• There is not a universal definition of corruption. For example, in many societies certain practices that some would consider corruption, such as nepotism, are widespread and accepted. However, there seems to be an agreement about the question of intent and the purpose of a certain activity. For example if we talk about a deliberate and conscious effort to divert resources that would have otherwise benefited needy people, then this is widely accepted to be an instance of corruption. In other words, even if there is no common agreement on what corruption exactly is, peoplerecognise it when they see it.

Roslyn Hees concluded the presentation by summarising the key points that were discussed today:

  • Perhaps the most pernicious form of corruption is the small scale, non-financial type of corruption. When corruption multiplies and resources are diverted to non-target beneficiaries, or aid recipients have to pay for receiving assistance, it greatly damages the mission of humanitarian action;
  • It is important to focus on preventative measures, for example working with soft issues, rather than only on control measures;
  • Agencies need to understand the importance of empowering beneficiaries’ communities and supporting their livelihoods, rather than merely intervene to save lives;
  • Corruption happens in all sectors and in all fields, but humanitarian action is an especially high risk sector. It is important to draw on measures that have been implemented in other sectors while also start to talk about corruption in humanitarian assistance more openly and in a transparent and more coordinated way so as to capitalize on joint action;
  • Transparency International is trying to bring this research to a wider group of humanitarian actors, is raising some awareness on this issue, and is also working on a handbook of humanitarian practice and guidelines for staff to address corruption risks. It is a relatively new topic for discussion, but it is crucial to make it a more central topic of discussion and exchange and share information.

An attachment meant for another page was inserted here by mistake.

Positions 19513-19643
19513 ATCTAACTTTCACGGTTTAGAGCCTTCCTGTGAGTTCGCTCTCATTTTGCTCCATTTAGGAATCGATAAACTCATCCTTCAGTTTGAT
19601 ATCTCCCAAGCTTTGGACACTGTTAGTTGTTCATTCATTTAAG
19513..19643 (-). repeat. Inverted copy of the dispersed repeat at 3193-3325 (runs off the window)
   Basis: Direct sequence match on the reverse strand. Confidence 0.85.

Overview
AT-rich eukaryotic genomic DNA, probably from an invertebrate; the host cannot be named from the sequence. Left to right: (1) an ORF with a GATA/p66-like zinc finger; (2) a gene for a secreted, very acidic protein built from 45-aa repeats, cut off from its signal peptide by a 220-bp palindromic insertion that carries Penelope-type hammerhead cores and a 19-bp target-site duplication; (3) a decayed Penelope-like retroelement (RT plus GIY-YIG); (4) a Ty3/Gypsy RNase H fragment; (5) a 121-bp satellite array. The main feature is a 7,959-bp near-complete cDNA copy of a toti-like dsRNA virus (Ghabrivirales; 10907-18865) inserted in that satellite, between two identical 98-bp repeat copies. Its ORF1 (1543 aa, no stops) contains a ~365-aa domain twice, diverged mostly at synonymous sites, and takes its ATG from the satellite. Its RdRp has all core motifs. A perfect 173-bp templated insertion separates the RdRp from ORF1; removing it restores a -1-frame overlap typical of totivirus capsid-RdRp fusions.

It is hoped that as a result of this work the issue of corruption will be given more attention by the humanitarian community at large. There many motivated people and interesting initiatives, and if more attention is paid to this problem we will be able to find more ways make sure that humanitarian assistance will be most effectively in its mission and action.

Description

Due to the pace at which aid agencies have to operate during a humanitarian emergency, the capacities of governments and agencies to assist affected people are often stretched. What is more, relief frequently has to be delivered amidst weak or absent rule of law, endemic corruption and immense needs. This makes humanitarian response particularly vulnerable to corruption.

How do staff in leading NGOs perceive risks of corruption in humanitarian operations? What strategies have they put in place to prevent and detect corruption? What can be learned from these strategies and what more can be done?

A forthcoming HPG Policy Brief, which draws on a larger report conducted in partnership with Transparency International and Tufts University's Feinstein International Center, explores these issues. It finds that aid agencies are aware of corruption risks and have developed strategies to prevent it. However, the humanitarian community has not yet addressed this problem jointly, shared information on these practices, or discussed ways to improve their effectiveness. The paper draws on a set of four cases studies (Afghanistan, Liberia, Northern Uganda and Sri Lanka) that look at how aid recipients are affected by corruption.

At this ODI event, Sarah Bailey will present the main findings of the paper and their implications for humanitarian action. Alex Jacobs, Director of MANGO, will respond with a focus on management and accountability, and a final discussant will provide a field prospective on the issues. The event will be chaired by a representative of Transparency International.